SYRACUSE, N.Y. (NCC News) — Tehosterihens Deer grew up as a member of Mohawk Nation. He spoke the Mohawk language exclusively for years. But, everything changed when Deer attended school outside the reservation as a child. He became more accustomed to English and slowly it became his dominant language.
He’s now a Syracuse University student and the president of Indigenous Students at Syracuse (ISAS). He can still have conversations with fluent speakers in Mohawk and ask his elders questions about certain words. Deer considers himself fortunate as this isn’t the case with every tribe. He said it’s important for Native people to hold on to their way of life after centuries of genocide, forced assimilation and conquest of their lands.
“I think it’s the most vital and crucial thing that we have as Indigenous people,” Deer said. “There’s our culture and our language.”
On Feb. 13, the New York State Education Department brought forth a proposal to create an Indigenous Culture and Language Studies certificate for teachers. This could increase the number of teachers who are authorized to teach Native language and culture. Right now, teachers can get permits to teach these subjects in public schools, but they are temporary and must be renewed frequently. With these proposed certificates, teachers can earn tenure and work in schools permanently.
The State Education Department will continue to consult Indigenous Nations about these proposed regulations. It will attract more teachers with knowledge on Indigenous language and culture to school districts, according to the State Education Department. In January, the St. Regis Mohawk Tribe, said in its newsletter, it is committed to working together with the state on this plan. Education Department Commissioner Betty A. Rosa explained why the state is moving forward with this proposal.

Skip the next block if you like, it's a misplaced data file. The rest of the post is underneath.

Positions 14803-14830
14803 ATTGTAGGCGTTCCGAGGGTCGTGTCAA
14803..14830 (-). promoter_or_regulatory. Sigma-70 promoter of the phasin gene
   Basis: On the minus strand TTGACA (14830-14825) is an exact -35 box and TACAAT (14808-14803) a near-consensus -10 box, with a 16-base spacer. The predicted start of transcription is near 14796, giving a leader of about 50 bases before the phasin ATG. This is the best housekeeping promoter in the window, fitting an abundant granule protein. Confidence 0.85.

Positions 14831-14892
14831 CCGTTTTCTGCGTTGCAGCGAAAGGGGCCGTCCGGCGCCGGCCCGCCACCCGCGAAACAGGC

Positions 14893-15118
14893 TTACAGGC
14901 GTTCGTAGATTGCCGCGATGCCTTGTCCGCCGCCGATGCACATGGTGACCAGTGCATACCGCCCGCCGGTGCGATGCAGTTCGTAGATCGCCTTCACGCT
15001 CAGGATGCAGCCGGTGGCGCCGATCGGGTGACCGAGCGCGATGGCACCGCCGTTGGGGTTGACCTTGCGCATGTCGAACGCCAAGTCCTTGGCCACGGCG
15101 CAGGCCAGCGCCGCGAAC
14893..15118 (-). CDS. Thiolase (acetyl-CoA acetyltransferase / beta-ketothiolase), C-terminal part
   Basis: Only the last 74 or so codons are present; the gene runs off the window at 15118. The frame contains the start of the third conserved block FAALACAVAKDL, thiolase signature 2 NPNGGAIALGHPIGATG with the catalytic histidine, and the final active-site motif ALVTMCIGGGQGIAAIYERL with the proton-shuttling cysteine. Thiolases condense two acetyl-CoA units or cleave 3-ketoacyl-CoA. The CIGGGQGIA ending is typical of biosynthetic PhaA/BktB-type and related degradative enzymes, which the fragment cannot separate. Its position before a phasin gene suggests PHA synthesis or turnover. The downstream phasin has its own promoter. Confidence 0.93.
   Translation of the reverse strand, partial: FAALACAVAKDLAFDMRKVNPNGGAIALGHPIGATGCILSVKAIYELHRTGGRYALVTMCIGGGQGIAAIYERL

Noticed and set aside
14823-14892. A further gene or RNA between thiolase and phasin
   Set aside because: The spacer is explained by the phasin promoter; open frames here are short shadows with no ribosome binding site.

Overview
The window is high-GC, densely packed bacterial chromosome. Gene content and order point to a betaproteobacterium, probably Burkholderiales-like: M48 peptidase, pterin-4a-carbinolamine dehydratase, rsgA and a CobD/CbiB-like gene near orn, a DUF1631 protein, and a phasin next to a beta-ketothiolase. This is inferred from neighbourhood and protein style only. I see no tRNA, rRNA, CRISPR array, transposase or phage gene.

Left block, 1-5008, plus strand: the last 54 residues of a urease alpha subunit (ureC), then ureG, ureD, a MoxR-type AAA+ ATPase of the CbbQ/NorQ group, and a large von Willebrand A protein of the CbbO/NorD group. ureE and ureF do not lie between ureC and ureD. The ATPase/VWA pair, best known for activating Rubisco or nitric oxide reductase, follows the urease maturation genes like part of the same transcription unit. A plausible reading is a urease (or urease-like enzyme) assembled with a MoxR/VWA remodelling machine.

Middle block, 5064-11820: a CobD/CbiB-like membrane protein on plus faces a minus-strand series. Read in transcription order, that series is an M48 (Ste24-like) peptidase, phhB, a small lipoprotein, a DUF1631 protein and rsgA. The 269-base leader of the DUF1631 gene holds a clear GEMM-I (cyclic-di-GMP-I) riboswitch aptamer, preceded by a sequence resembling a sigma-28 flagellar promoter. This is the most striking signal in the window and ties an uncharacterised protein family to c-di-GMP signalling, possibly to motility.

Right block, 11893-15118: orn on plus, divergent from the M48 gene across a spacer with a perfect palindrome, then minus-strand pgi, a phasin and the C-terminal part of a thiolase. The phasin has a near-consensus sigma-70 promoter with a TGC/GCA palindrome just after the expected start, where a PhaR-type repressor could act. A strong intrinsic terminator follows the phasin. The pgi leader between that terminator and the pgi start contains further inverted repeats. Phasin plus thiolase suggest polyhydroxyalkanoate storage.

“All voices must be heard, respected, and considered,” Rosa said. “By expanding opportunities for teachers, we are advancing access to educational excellence and equity for all students. Culturally Responsive Sustaining Education, such as learning about Indigenous languages and cultures, affirms cultural identities, develops students’ abilities to connect across lines of difference, and elevates historically marginalized voices.”
Deer said almost all Natives believe it’s a problem that Americans don’t know about Indigenous culture or history. He believes this stems from the fact that American schools “sweep Native history under the rug.” Deer said they usually don’t go beyond the first encounters with Natives and glorify moments like Thanksgiving.
“They learn the tip of the iceberg,” Deer said. “Their excuse is they don’t want to tell a bunch of children of the horrors that their country committed. Then by that, they do not talk about it. So I believe a lot of the population of the United States doesn’t know much about Indigenous people because of that lack of understanding and communications.”
Deer said this is why many Americans are in shock whenever they meet a Native person, saying people often go straight to asking him if it’s okay to say certain words. He thinks Americans have a mystical and outdated image of Indigenous people.
When he first arrived at Syracuse University in 2019, he dealt with a lot of this misunderstanding. After telling a classmate he was Native, the student was astounded and started smothering him with questions like “Do you live in teepees?”
“I was like, dude are you serious? This is 2019,” Deer said. “You still think we live in teepees? No, we have a house. We have internet. We have TV. We have cable. We’re not primitive.”
He said schools don’t teach the last 400 years of Indigenous culture and history and certainly don’t do so from the Native perspective. This is why Deer supports the proposal from the State Education Department.
“I think it’s really important for Indigenous people to have this, because for the first time, people are actually interested in our culture, and for allowing Native people to tell the story rather than non-Natives telling the story,” Deer said.
But, he hopes recent history is taught as well, specifically the last 60 years. From the 1960s to 1990s, he said there was an uprising of Indigenous sovereignty, rights, and activism. Then from the 1990s to present day, Indigenous people and their culture have been more represented in mainstream industries.
One aspect of the proposal he’s unsure of is who will acquire these certificates and what the process will be to get one.
“Would I be open to non-Natives receiving a certificate? There’s a chance,” Deer said. “It’s just there’s that little hesitancy with how much in the past people have done that and have framed our stories in the way they wanted it to be told, for their own personal gain.”
The Education Department will present its proposal to the Board of Regents for adoption in June. But, it is accepting public comment on the proposal until May 1. Anyone can submit their concerns via email to firstname.lastname@example.org.